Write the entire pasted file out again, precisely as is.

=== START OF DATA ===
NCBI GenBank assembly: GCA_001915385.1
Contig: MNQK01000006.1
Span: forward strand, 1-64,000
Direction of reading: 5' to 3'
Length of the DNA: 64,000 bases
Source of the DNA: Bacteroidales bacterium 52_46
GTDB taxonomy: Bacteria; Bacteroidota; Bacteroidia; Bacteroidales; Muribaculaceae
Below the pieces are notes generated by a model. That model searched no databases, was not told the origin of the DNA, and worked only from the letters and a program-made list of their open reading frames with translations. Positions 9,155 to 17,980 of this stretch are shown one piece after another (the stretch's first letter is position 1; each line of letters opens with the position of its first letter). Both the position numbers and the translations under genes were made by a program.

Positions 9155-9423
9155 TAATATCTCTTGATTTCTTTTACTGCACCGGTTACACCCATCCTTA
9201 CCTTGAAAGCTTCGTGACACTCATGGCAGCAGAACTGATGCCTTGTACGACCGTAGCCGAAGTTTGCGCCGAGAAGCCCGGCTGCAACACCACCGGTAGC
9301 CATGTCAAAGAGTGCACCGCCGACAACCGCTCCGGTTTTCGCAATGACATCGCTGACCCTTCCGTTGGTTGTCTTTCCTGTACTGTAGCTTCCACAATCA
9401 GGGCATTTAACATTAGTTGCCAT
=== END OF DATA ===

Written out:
NCBI GenBank assembly: GCA_001915385.1
Contig: MNQK01000006.1
Span: forward strand, 1-64,000
Direction of reading: 5' to 3'
Length of the DNA: 64,000 bases
Source of the DNA: Bacteroidales bacterium 52_46
GTDB taxonomy: Bacteria; Bacteroidota; Bacteroidia; Bacteroidales; Muribaculaceae
Below the pieces are notes generated by a model. That model searched no databases, was not told the origin of the DNA, and worked only from the letters and a program-made list of their open reading frames with translations. Positions 9,155 to 17,980 of this stretch are shown one piece after another (the stretch's first letter is position 1; each line of letters opens with the position of its first letter). Both the position numbers and the translations under genes were made by a program.

Positions 9155-9423
9155 TAATATCTCTTGATTTCTTTTACTGCACCGGTTACACCCATCCTTA
9201 CCTTGAAAGCTTCGTGACACTCATGGCAGCAGAACTGATGCCTTGTACGACCGTAGCCGAAGTTTGCGCCGAGAAGCCCGGCTGCAACACCACCGGTAGC
9301 CATGTCAAAGAGTGCACCGCCGACAACCGCTCCGGTTTTCGCAATGACATCGCTGACCCTTCCGTTGGTTGTCTTTCCTGTACTGTAGCTTCCACAATCA
9401 GGGCATTTAACATTAGTTGCCAT